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Legislator Surveys Impacts of Kīlauea Eruption

July 3, 2018, 9:51 AM HST
* Updated July 4, 6:56 AM
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Rep. Joy San Buenaventura surveying the farmland impacted by lava from Fissure 8 on June 30, 2018. PC: Crystal Richard

State Rep. Joy San Buenaventura surveyed portions of Leilani Estates, the Y-intersection and Kopoho farmland over the weekend, June 30 and July 1, 2018.

Rep. Joy San Buenaventura on Luana Street in Leilain Estates looking at Fissure 8 on July 1, 2018. PC: Crystal Richard

Rep. San Buenaventura was escorted to Moku Street, Leilani Avenue, Kahukai and Luana Streets, the Leilani Estates Community Center and the Y-intersection at Pohoiki-Kapoho by the Hawai‘i National Guard and members of the media on Sunday, July 1, to survey damage resulting from the ongoing Kīlauea eruption in the Lower East Rift Zone.

State Legislator Joy San Buenaventura with Fissure 8 in the background on Pohoiki Road on July 1, 2018. PC: Crystal Richard

“I wanted to see what my constituents are facing,” said the legislator.

She said she also wanted to assess the viability of their desire to go back to live in their homes east of Pomakai.

Rep. Joy San Buenaventura and papaya farmers surveying the area where lava is now flowing, June 30, 2018. PC: Crystal Richard

After touring Leilani Estates, she said, “I think there should be some kind of leeway. There seems to me their houses are OK. If they are sufficiently warned and have SO2 monitors, they should be able to return to their homes, because it is difficult to live in a shelter for two months with no end in sight.”

Leilani Estates playground on Moku Street seen in the glow of Fissure 8 on July 1, 2018 at 7:27 p.m. PC: Crystal Richard

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Residents whose homes are damaged, uninhabitable or inaccessible may be eligible for temporary housing assistance, depending on their circumstances. They are being encouraged to register with FEMA.

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“Even in a mandatory evacuation area, FEMA has been known to deny if the house is considered habitable,” said San Buenaventura.

Fissure 22 glowing on the left; Fissure 8 glowing and the plume seen from Leilani Estates Community Center on July 1, 2018. PC: Crystal Richard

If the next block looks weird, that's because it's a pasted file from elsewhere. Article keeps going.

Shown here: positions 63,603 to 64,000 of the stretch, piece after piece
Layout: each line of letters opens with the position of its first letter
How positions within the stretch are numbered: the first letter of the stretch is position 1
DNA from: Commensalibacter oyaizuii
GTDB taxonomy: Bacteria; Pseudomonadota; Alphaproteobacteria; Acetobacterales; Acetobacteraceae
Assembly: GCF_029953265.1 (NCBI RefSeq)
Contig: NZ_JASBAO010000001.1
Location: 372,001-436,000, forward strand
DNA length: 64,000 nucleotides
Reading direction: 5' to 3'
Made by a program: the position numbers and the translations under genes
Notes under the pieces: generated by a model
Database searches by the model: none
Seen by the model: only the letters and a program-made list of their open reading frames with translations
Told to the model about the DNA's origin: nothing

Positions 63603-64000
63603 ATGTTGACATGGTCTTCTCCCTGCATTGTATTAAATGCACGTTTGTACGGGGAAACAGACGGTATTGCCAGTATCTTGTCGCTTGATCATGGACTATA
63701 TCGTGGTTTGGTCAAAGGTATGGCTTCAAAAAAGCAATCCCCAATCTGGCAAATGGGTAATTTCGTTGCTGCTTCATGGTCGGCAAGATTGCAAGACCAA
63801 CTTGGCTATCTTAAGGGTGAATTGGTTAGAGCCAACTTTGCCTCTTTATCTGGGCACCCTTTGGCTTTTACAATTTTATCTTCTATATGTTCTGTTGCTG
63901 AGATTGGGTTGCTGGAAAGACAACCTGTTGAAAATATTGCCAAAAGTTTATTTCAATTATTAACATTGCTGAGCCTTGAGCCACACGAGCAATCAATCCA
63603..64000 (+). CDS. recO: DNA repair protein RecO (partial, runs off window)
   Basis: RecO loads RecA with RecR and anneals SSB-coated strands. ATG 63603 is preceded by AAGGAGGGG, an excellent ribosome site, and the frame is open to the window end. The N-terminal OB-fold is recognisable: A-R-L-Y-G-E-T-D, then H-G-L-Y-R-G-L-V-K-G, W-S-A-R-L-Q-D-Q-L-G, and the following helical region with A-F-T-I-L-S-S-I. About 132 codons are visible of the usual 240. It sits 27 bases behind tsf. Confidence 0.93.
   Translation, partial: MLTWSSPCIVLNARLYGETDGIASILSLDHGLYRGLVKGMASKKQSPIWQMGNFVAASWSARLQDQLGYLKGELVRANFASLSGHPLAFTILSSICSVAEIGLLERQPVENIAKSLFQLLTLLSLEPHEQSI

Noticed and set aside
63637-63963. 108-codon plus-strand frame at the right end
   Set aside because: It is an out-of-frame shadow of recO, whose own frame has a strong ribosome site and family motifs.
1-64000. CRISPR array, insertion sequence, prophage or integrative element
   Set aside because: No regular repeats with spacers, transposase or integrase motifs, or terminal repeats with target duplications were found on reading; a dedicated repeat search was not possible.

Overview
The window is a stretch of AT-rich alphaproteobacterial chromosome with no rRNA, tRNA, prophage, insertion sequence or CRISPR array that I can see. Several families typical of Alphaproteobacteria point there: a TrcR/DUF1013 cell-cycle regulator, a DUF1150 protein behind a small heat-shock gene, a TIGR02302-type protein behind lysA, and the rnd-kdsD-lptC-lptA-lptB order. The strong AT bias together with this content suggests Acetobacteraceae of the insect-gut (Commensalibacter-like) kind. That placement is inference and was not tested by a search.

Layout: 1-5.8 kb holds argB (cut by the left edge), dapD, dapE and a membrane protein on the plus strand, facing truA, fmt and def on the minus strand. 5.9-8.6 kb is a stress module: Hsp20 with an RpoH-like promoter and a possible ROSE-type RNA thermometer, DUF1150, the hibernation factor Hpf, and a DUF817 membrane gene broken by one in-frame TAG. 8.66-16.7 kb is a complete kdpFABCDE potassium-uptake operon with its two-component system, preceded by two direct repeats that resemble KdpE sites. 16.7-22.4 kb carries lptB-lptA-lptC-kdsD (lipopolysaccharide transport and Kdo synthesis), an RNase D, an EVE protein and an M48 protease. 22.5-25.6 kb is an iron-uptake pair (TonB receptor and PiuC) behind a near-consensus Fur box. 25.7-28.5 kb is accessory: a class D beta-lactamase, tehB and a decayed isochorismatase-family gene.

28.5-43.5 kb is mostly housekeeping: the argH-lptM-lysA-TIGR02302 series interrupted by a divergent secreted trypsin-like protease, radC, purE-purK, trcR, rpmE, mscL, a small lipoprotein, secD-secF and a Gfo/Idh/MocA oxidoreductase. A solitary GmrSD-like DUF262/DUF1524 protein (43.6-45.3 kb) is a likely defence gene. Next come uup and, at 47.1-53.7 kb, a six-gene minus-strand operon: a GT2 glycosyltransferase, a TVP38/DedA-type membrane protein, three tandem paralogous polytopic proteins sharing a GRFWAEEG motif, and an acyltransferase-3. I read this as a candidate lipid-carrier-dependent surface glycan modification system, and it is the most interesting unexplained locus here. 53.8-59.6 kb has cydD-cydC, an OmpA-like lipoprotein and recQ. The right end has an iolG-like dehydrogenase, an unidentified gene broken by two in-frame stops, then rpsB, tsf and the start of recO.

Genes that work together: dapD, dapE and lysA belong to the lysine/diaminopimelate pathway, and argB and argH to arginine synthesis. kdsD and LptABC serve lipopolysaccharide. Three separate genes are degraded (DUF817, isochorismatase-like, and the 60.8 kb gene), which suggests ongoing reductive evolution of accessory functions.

“This event is going on too long, and though it doesn’t look like it’s going to end, two months in a shelter is too long,” stated Rep. San Buenaventura. “It is mentally draining. It is being in this limbo for a long time.”

Channelized lava flow just above where Four Corners once was. June 30, 2018. PC: Crystal Richard

“There are 20 million issues—for instance, the Pomaikai people want to move back in; the Hawaiian sanctuary people want the check point moved; Kalapana doesn’t want any curfew,” explained Rep. San Buenaventura.

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“There are multiple issues that you’re not aware of,” she explained.

The channelized flow from Fissure 8 on June 30, 2018. PC: Crystal Richard

She used the plight of Kapoho’s papaya farmers and acid rain as an example.

After the Future of Puna town meeting on June 30, Rep. San Buenaventura surveyed the situation in Kapoho.

Papaya farmers off Noni Farms Road are still harvesting fruit amidst the eruption and lava flows that back up to their properties. June 30, 2018. PC: Scott Cate

The hour-long ride to the papaya farmer’s land traveled through one checkpoint and several gates on multiple properties. The roads have been cut off and this—the long way—was the only way in.

County workers cutting trees on Railroad Avenue in Lower Puna on June 30, 2018. PC: Crystal Richard

The property owners told Big Island Now that the county had been working on Railroad Avenue for two days.

Freshly laid cinder on Railroad Avenue in Kapoho on June 30, 2018. PC: Scott Cate

The farmers said Railroad will help because the trip is currently an inconvenience.

The farm currently grows papayas, banana, soursop, oranges, macadamia and more. The papaya fields are now covered by lava and directly adjacent to a river of lava. The owners of this property are still harvesting fruit but no longer live on the property.

The farmer acknowledged that only time will tell if this flow will take his 50-acre farm.

VIDEO: The small plume from Fissure 22 is seen just to the left of Fissure 8’s large plume. Panning to the left, the ocean entry plume of laze and the flat area of Kapoho can be seen. June 30, 2018, at 6:21 p.m. VC: Crystal Richard

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